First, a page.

Taylor Maritime’s oversubscribed IPO draws in shipowner and hedge fund
Taylor Maritime raises $253.7m in oversubscribed issuing with initial admission to London Stock Exchange
Shipowner and venture capitalist Christian Oldendorff takes 14.9% stake in the company, which is buying 23 handysize or supramax bulk carriers
A US hedge fund and Germany’s Christian Oldendorff have emerged as key stakeholders in Taylor Maritime, which raised $253.7m in an oversubscribed issuing on the London Stock Exchange.
The Guernsey-incorporated company spun out of privately owned Hong Kong-based Taylor Maritime will use the proceeds to fund the purchase of 23 secondhand handysize and supramax bulk carriers, with an average age of 11 years.
Taylor Maritime will complete the purchase of the ships, of which 17 come from its private fleet, over coming days to coincide with its initial admission to the London Stock Exchange on May 27.
Private fund SteelMill Master Fund LP, managed by Delaware, US-based PointState Capital, will have 11.69% of issued share capital, according to filings.
Venture capitalist Christian Oldendorff, who owns the Reederei Nord Group shipping company, will have 14.9% and Taylor Point (MI) 5.2% of issued ordinary share capital.
The closely watched initial public offering is the first in several years to use the London Stock Exchange to raise funds for the global maritime sector and was timed to capture improved prospects for the carriage of grains and mineral bulks in the smaller, geared bulk carrier trades.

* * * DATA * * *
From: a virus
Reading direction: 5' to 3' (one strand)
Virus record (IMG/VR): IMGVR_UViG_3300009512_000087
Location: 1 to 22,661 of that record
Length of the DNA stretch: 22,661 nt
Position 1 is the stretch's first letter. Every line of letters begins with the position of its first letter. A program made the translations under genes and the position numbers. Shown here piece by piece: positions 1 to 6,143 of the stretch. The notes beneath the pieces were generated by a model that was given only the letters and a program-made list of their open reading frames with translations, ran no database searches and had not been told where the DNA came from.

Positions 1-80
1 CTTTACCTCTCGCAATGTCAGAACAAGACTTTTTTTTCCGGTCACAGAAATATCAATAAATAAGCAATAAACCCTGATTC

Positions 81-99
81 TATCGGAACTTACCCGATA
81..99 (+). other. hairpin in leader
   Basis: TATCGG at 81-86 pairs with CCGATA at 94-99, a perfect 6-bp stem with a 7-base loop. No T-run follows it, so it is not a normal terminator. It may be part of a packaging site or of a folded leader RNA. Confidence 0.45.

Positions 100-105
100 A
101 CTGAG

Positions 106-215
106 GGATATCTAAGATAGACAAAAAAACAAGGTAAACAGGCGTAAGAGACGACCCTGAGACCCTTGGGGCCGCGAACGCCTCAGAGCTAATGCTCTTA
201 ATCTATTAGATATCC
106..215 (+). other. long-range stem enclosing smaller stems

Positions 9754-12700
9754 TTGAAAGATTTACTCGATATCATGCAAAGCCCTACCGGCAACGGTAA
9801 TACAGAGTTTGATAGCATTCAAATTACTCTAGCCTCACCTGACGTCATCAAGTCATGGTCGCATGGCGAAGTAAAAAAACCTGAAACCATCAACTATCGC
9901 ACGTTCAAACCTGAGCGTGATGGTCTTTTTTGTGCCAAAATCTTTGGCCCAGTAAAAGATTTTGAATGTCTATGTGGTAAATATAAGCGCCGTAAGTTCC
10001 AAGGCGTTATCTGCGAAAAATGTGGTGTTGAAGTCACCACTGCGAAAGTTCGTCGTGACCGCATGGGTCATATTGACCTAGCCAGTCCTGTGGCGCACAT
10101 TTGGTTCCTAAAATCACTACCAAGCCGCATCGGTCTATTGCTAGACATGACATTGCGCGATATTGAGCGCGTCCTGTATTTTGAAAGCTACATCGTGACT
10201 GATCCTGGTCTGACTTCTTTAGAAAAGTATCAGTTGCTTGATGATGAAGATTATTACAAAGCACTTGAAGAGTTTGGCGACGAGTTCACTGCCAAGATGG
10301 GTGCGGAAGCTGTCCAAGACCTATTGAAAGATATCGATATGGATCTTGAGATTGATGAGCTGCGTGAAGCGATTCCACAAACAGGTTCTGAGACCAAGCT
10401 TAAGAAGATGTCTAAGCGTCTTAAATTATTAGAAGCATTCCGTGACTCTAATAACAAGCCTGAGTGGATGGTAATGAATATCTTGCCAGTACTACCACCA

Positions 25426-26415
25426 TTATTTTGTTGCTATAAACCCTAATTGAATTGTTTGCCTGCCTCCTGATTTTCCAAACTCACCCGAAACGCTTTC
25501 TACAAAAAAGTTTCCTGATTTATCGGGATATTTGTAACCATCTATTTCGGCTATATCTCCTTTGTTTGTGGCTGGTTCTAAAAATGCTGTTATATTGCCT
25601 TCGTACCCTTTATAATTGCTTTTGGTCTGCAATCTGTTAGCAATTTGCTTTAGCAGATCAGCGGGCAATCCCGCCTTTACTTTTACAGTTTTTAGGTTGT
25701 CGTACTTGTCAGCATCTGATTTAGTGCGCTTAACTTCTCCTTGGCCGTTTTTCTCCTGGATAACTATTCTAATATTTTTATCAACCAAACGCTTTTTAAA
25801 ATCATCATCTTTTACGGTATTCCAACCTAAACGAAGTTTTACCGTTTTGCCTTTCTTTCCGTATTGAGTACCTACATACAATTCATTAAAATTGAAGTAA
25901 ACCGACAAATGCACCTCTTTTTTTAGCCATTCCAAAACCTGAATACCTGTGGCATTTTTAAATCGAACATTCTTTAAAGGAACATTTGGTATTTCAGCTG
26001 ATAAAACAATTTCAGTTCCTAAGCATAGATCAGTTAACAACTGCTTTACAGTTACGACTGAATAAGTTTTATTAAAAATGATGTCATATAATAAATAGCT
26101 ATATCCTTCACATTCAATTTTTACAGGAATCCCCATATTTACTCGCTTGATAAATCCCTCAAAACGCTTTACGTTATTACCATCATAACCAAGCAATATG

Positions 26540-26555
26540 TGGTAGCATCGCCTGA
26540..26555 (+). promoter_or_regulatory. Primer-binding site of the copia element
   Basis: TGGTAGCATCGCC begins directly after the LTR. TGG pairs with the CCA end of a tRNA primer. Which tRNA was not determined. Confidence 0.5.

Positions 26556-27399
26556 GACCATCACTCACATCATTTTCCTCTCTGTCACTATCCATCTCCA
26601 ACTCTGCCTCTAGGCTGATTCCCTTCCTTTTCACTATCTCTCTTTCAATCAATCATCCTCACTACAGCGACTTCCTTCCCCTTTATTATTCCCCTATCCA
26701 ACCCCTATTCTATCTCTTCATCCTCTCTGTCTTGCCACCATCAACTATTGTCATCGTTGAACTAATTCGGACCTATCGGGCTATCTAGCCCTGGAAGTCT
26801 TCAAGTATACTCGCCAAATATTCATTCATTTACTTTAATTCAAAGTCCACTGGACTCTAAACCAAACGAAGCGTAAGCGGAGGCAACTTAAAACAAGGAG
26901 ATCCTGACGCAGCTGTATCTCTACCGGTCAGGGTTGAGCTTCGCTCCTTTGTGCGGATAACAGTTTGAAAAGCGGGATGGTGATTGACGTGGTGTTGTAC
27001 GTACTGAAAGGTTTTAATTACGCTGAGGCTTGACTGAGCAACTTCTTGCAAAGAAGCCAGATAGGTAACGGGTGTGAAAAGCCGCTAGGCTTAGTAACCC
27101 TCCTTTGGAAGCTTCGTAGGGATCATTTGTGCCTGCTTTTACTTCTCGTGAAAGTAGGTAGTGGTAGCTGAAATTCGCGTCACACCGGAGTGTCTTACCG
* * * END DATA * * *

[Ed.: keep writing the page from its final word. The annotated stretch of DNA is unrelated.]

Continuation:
Rates for supramax and handysize bulk carriers have doubled since the beginning of the year on the back of China’s faster-than-anticipated economic recovery, rising commodities prices and increased grain shipments to Asia.
Supramax average time charter equivalent rates topped $26,700 daily today, while handysizes were $3,000 lower, according to indices from the London-based Baltic Exchange.
Hong Kong-based Taylor Maritime’s privately owned fleet, listed by VesselsValue.com as comprising 22 handsize bulk carriers and two supramax vessels, was valued at $285.4m, the shipbroker told Lloyd’s List.
Much has been made of the company’s connections to well-established Asian shipping company Pacific Basin, which was co-founded by Christopher Buttery, the father of Taylor Maritime’s chief executive Edward Buttery.
Christopher Buttery has a non-controlling interest in Taylor Point (MI) and will be a non-executive director. Mr Buttery will be employed on a salary of $500,000, the prospectus said, while the family-owned shipmanagement company Tamar Ship Management and the private arm of Taylor Maritime will also be involved under management agreements.
Taylor Maritime will be the commercial manager of the vessels.
The vessels will be held via special purpose vehicles and according to the prospectus have a remaining trading life of 17 years. This implies they will trade until they are 26 years old.
Six of the vessels are being bought from outside sources, while 17 come from the existing Taylor Maritime fleet.
The company targets an annual dividend yield of 7%.